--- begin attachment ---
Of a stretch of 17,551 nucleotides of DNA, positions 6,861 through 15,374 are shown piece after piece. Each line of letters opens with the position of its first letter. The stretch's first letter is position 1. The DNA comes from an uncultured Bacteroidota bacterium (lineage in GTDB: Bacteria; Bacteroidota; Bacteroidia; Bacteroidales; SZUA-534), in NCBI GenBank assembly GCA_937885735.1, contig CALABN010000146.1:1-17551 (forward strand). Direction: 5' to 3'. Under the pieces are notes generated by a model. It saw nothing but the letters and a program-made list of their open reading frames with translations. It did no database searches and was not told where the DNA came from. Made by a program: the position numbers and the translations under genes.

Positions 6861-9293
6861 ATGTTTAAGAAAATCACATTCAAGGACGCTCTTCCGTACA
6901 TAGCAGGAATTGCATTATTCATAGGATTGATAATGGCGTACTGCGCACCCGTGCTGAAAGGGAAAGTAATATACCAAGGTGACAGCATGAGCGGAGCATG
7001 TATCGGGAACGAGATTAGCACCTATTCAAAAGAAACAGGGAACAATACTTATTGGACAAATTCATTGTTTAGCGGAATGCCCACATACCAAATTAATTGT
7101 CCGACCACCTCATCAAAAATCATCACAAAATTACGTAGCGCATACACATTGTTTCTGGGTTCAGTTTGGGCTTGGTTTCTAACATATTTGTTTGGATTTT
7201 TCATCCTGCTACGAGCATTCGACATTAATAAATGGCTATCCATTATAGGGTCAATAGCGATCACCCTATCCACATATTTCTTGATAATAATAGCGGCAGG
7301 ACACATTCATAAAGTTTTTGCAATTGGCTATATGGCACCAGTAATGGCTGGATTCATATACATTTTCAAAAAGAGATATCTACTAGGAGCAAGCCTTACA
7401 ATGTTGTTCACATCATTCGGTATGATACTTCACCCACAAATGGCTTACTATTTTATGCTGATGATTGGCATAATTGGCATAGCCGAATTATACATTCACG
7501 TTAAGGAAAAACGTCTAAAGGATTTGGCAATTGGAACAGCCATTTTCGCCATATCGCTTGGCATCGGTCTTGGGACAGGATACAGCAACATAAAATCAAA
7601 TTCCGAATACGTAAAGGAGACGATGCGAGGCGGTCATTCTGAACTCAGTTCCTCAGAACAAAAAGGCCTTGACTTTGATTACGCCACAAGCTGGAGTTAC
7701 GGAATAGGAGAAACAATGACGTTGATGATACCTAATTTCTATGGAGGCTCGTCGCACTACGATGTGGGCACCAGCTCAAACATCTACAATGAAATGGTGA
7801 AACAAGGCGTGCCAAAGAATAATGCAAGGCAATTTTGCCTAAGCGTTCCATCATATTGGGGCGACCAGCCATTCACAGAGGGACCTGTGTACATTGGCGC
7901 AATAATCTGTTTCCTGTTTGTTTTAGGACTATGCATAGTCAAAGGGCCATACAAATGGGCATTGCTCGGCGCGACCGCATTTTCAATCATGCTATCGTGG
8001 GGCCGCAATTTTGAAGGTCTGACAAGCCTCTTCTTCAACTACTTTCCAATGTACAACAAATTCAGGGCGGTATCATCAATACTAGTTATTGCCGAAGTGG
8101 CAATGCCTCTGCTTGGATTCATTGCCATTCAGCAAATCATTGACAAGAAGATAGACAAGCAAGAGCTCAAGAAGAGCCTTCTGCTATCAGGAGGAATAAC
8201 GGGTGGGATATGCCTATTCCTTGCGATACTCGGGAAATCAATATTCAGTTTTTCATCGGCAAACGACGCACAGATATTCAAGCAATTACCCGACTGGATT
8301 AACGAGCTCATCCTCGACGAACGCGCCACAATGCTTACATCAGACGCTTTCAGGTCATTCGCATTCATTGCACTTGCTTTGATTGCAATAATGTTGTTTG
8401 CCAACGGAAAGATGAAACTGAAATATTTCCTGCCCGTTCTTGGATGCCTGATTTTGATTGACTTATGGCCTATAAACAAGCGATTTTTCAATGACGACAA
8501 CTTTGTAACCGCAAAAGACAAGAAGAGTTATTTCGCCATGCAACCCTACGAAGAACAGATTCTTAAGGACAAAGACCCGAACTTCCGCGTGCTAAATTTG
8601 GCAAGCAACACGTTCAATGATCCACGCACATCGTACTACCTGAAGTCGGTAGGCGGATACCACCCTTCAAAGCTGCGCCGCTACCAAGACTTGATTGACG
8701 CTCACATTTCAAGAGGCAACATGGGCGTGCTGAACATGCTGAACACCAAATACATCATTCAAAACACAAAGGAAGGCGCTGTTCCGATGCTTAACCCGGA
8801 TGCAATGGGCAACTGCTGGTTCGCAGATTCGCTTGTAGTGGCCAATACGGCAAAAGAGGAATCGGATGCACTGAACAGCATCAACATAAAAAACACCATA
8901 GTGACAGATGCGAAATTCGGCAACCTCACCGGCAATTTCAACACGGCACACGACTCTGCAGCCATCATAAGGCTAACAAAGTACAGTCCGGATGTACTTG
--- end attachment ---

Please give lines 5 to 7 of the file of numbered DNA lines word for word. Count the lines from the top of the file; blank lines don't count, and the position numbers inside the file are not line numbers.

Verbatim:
7001 TATCGGGAACGAGATTAGCACCTATTCAAAAGAAACAGGGAACAATACTTATTGGACAAATTCATTGTTTAGCGGAATGCCCACATACCAAATTAATTGT
7101 CCGACCACCTCATCAAAAATCATCACAAAATTACGTAGCGCATACACATTGTTTCTGGGTTCAGTTTGGGCTTGGTTTCTAACATATTTGTTTGGATTTT
7201 TCATCCTGCTACGAGCATTCGACATTAATAAATGGCTATCCATTATAGGGTCAATAGCGATCACCCTATCCACATATTTCTTGATAATAATAGCGGCAGG